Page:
England's Happiness in the Crowning of William and Mary

England's Happiness in the Crowning of William and Mary is an English broadside ballad composed in 1689 and takes as its primary focus the coronation of William III of England and Mary II of England.[1] William III and Mary II's coregency began in February 1689 when the Convention Parliament, summoned by William after his invasion of England in 1689, offered him the crown.[2] Though this ballad never comments explicitly on William and Mary's 1689 penning of the English Bill of Rights, it nevertheless focuses heavily on one specific component of the act, namely the reestablishment of Protestant liberty, as William III and Mary II were both Protestants:[3] "For a Protestant King and a Protestant Queen, / The like in old England long time hath not been."


The ballad, set to the tune of "Let Caesar Live Long,"[4] celebrates the 1689 coronation of William III and Mary II of England. We see this adulation displayed most prominently in the ballad's refrain: "For in heart, voice, and loyalty merry we'll be, / In the Crowning of William and brave Queen Mary." Though there are variations of the refrain present in the ballad, each stanza concludes with the commemoration of the "Crowning of William and brave Queen Mary." The ballad celebrates also the subsequent abolition of Roman Catholicism that the crowning of the Protestant King and Queen was sure to bring about: "Now England, old England, still hold up thy head, / who lately by Popery long time hath been led, / [An]d let the Pope’s Actors, that plaid all their pranks, / [Be] gone in all haste, or we’l[l] cripple their shanks." Indeed, one might say that a primary theme of this ballad, other than that of a straightforward encomium, is anti-Catholicism. The stanzas are littered with pro-Protestant/anti-Catholic rhetoric. Indeed, the stanza ends by praising the reestablishment of the Protestant religion: "Then let all true Christians that lives in the lan[d] / By Protestant Interest for ever to stand, / And for good King William and Mary to pray, / In true Gospel-glory the Scepter to sway."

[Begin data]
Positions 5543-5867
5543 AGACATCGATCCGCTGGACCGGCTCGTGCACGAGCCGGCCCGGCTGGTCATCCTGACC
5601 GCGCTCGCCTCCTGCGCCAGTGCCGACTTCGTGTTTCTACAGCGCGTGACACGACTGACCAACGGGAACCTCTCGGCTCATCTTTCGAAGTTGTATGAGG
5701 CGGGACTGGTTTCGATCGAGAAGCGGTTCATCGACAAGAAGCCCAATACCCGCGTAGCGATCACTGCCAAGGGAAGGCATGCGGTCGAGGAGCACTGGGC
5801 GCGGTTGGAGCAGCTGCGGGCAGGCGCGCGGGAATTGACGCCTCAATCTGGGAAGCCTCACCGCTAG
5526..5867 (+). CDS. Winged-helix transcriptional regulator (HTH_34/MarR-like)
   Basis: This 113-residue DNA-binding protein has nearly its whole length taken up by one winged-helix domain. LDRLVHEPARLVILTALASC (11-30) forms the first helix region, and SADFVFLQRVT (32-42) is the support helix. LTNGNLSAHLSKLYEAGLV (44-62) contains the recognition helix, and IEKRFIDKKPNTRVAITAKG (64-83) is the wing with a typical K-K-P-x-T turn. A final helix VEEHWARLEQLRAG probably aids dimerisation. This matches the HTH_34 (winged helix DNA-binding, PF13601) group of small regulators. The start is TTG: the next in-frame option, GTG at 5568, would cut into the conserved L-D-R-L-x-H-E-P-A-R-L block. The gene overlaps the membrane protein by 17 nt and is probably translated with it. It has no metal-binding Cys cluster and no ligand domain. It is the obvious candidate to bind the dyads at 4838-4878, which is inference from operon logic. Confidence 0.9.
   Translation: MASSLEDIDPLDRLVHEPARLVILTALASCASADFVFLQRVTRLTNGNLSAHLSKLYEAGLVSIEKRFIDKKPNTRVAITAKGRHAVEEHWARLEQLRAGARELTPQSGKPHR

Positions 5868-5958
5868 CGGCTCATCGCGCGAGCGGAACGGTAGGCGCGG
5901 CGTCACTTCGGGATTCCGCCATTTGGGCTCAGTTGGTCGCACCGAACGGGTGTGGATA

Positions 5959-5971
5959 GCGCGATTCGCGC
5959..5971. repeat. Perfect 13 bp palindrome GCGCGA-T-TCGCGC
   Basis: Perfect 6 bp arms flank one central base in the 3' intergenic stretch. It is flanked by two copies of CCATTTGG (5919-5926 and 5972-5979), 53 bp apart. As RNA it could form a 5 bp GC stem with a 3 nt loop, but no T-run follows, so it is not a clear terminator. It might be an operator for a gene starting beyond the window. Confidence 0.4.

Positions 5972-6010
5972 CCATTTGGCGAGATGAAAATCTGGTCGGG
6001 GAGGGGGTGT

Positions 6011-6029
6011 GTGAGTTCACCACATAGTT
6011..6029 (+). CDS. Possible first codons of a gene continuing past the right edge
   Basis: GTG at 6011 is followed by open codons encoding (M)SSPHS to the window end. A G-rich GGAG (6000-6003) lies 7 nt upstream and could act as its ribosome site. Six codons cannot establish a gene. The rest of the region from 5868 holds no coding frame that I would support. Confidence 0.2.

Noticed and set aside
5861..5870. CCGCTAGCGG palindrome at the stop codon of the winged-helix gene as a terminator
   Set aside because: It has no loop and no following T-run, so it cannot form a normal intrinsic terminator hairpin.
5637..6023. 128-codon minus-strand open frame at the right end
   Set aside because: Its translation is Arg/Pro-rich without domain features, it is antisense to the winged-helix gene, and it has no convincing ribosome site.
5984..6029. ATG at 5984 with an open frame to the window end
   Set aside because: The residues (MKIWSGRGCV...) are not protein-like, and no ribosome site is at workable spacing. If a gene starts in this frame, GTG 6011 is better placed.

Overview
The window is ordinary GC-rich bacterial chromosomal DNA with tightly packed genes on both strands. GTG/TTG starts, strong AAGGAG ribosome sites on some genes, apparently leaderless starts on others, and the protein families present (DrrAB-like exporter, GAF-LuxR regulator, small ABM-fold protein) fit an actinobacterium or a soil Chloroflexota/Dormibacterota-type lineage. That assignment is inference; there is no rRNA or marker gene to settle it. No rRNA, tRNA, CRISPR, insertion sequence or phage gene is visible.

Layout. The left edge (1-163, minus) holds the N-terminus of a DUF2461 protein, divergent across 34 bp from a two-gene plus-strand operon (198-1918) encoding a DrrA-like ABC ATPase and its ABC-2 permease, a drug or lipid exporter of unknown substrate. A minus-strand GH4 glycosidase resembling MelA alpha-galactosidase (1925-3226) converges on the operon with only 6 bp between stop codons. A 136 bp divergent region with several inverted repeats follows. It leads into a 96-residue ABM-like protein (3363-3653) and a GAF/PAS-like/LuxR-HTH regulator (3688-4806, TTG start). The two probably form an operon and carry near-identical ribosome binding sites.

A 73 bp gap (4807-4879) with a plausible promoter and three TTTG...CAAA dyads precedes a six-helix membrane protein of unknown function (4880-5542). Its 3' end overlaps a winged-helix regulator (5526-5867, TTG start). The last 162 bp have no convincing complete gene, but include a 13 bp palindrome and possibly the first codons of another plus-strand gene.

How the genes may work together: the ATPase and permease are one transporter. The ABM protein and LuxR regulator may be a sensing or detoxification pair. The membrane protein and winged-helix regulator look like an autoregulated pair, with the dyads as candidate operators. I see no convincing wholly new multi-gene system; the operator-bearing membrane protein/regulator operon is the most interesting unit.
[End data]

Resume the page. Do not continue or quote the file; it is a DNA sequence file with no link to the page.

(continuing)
The ballad is split into 10 six-line stanzas (sestets), making the total line count 60. Each line is composed in iambic hexameter, and the author uses rhyming couplets to tie these lines together.


  1. ^ English Short Title Catalogue. "Englands happiness in the crowning of VVilliam and Mary, King and Queen of England, Scotland, France, and Ireland. Tune of, Let Cæsar live long, and his temper abide; or, my life and my death". http://estc.bl.uk. Retrieved 17 September 2014. External link in |website= (help)
  2. ^ Van der Kiste, John (2008). William and Mary: Heroes of the Glorious Revolution. The History Press. ISBN 075094577X.
  3. ^ MacCubbin, Robert P.; Hamilton-Phillips, Martha; College of William and Mary; Grolier Club; Folger Shakespeare Library (1990). The Age of William III & Mary II: Power, Politics and Patronage, 1688-1702 : A Reference Encyclopedia and Exhibition Catalogue. College of William & Mary. ISBN 0962208108.
  4. ^ English Broadside Ballad Archive. "ENGLANDS Happiness In the Crowning of WILLIAM and MARY, King and Queen of England, Scotland, France, and Ireland". http://ebba.english.ucsb.edu. Retrieved 17 September 2014. External link in |website= (help)

Further reading

  • Beavan, Bryan (1997). King William III: Prince of Orange, the First European. Rubicon Press. ISBN 0948695544.
  • McShane, Angela (2009). "Subjects and Objects: Material Expressions of Love and Loyalty in Seventeenth-Century England". Journal of British Studies. Cambridge University Press. 48 (4): 871–886. JSTOR 27752636.

External links

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